Golden Globes Handed Out

By  | 

BEVERLY HILLS, Calif. - Jamie Foxx of the Ray Charles film biography “Ray,” Annette Bening of the showbiz comedy “Being Julia” and director Clint Eastwood of the boxing tale “Million Dollar Baby” won Golden Globes on Sunday, boosting their Academy Awards prospects.

Bening won for best actress in a movie musical or comedy, playing an aging stage diva in 1930s London who plots gleeful revenge against the men in her life.

Backstage, Bening said that while Hollywood economics is geared toward roles for younger actresses, she said there are filmmakers eager to present tales of older women.

“I think there’s no question that sexism exists, but I think that as long as people are willing to fight and create interesting stories that involve women of all different ages, then the movies will get made,” Bening said.

Portman’s and Owen’s wins as supporting players in a film were something of a surprise, with contenders such as Morgan Freeman for “Million Dollar Baby” and Cate Blanchett for “The Aviator” considered more likely favorites beforehand.

Owen and Portman offered profuse thanks to “Closer” director Mike Nichols.

“Mike Nichols I love you, you’re the nicest, smartest, wisest daddy — friend, rock star,” Portman said.

“Wow,” Owen said. “Huge thanks to Mike Nichols, who gave me the opportunity and guided us through the film so brilliantly.”

The oddball romance “Sideways,” the Howard Hughes epic “The Aviator” and the boxing drama “Million Dollar Baby” were among key contenders at the Globes. “Sideways” won the screenplay honor for Jim Taylor and director Alexander Payne, who thanked the cast for “servicing our screenplay so beautifully.”

Jamie Foxx, considered a front-runner for the best-actor Academy Award for the title role in the Ray Charles film biography “Ray,” was another favorite with a record three Globe nominations. But Foxx lost in his first two categories, to Owen for supporting movie actor and to Geoffrey Rush of “The Life and Death of Peter Sellers” for actor in a TV movie or miniseries.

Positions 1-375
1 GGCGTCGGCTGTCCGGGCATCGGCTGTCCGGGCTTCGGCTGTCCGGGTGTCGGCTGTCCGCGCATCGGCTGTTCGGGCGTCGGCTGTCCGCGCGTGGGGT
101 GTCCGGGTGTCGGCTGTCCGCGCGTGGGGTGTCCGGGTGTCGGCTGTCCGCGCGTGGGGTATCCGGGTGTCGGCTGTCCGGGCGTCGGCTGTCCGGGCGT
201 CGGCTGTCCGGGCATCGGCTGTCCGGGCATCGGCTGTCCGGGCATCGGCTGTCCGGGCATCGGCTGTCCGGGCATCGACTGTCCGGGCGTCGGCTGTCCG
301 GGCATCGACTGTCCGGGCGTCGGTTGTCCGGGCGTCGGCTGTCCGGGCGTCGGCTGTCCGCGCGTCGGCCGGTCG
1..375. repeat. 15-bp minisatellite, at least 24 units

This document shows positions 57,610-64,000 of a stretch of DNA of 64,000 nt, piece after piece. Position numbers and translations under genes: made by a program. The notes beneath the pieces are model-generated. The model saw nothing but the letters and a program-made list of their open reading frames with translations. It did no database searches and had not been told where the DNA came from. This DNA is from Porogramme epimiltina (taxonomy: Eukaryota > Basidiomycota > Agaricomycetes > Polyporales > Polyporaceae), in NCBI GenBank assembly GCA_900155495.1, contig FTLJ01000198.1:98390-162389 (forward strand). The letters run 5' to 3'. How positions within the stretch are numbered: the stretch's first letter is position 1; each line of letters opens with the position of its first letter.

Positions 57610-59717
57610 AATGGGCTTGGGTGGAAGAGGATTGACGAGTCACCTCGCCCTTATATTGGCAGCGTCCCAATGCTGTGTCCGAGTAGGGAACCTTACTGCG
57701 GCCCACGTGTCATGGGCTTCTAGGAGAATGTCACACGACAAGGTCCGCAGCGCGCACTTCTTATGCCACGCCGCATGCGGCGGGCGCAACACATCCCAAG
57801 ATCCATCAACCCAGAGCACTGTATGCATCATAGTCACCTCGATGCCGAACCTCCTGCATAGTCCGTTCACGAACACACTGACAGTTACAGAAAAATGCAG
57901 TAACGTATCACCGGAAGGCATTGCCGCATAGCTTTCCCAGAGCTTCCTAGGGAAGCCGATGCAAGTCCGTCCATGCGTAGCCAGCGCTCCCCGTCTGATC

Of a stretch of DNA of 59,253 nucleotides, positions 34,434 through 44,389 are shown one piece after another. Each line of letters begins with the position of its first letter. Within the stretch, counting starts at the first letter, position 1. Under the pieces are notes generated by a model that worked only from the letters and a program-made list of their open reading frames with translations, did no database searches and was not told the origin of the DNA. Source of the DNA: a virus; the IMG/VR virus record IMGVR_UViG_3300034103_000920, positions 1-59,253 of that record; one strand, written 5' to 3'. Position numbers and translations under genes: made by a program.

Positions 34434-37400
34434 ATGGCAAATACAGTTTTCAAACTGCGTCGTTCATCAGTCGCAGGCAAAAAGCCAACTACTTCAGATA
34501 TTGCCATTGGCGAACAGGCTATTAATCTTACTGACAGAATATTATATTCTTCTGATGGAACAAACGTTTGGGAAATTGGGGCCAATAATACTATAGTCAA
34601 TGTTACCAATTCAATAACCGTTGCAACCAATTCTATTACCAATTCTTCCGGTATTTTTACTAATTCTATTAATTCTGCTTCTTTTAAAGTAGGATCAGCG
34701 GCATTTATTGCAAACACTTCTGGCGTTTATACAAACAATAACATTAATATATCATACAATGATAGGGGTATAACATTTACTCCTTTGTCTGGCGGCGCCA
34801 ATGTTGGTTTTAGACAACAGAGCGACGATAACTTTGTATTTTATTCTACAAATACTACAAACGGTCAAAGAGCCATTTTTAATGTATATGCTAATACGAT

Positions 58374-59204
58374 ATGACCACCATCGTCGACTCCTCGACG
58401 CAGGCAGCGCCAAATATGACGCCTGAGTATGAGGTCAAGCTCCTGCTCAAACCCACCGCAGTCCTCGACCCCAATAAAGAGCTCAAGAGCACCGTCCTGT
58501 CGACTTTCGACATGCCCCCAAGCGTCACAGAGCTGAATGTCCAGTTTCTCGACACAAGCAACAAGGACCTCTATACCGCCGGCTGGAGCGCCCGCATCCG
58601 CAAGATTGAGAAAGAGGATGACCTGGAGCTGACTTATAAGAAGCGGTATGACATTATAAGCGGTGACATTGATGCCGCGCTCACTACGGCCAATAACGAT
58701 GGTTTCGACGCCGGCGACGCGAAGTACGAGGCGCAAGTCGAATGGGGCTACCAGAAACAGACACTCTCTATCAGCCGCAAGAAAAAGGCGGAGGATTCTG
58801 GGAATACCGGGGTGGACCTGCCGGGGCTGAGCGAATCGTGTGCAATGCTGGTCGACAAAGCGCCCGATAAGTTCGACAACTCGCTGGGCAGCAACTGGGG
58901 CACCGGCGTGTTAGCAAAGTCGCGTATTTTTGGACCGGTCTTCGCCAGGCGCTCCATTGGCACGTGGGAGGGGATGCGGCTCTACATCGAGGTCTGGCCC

“Sideways” had a leading seven nominations, including best musical or comedy film. Lead actor Paul Giamatti and director Payne also had nominations.

Among dramas, “The Aviator” led with six nominations, including best picture, director for Martin Scorsese and lead actor for Leonardo DiCaprio.

Spain’s “The Sea Inside” — starring Javier Bardem in the real-life story of Ramon Sampedro, a paralyzed man who fought a decades-long battle for his right to die — was picked as best foreign-language film.

Teri Hatcher of “Desperate Housewives” beat her show’s co-stars Marcia Cross and Felicity Huffman for best actress in a TV musical or comedy. Hatcher thanked ABC for giving “me a second chance at a career when I couldn’t have been a bigger has-been.”

“Nip/Tuck” won for best dramatic TV series, while “The Life and Death of Peter Sellers” took the Globe for best TV movie or miniseries and Jason Bateman of “Arrested Development” was honored as best actor in a comedy series.

Other television winners included Mariska Hargitay of “Law & Order: Special Victims Unit” as dramatic actress, Ian McShane as dramatic actor for “Deadwood,” Anjelica Huston as supporting actress for the suffrage film “Iron Jawed Angels,” and William Shatner as supporting actor for “Boston Legal.”

“I really wanted to win,” Shatner said afterward backstage, where he fielded questions about playing sinister attorney Denny Crane after decades of being typecast as space hero Capt. Kirk in “Star Trek.” “It’s all part of the fun of acting. Acting is like being in a sandbox and pretending, so this is part of the pretense.”

A major celebrity party in their own right, the Globes serve as the most prominent ceremony in Hollywood’s pre-game show leading up to the Academy Awards on Feb. 27.

The Globes are awarded by the Hollywood Foreign Press Association, whose small membership of about 90 people pales compared to the nearly 6,000 film professionals eligible to vote for the Oscars.

Yet the Globes historically serve as a solid forecast that helps set the odds for subsequent film honors.

Golden Globe winners gain attention that can put them on the inside track for prizes from acting, directing and other filmmaking guilds, momentum that often sticks with them right through Oscar night.

All four of last year’s Oscar winners for acting — Sean Penn, Charlize Theron, Tim Robbins and Renee Zellweger — earned Golden Globes first. Best-picture champ “The Lord of the Rings: The Return of the King” and its director, Peter Jackson, also preceded their Oscar triumphs with Globe wins.

Along with “The Aviator,” other dramatic best-picture nominees for the 62nd annual Golden Globes were “Closer,” “Finding Neverland,” “Hotel Rwanda,” “Kinsey” and “Million Dollar Baby.” Joining “Sideways” and “The Phantom of the Opera” in the best musical or comedy race were “Eternal Sunshine of the Spotless Mind,” “The Incredibles” and “Ray.”

Robin Williams, a five-time Globe winner for such films as “The Fisher King” and “Good Morning, Vietnam,” was to receive the Cecil B. DeMille award for career achievement.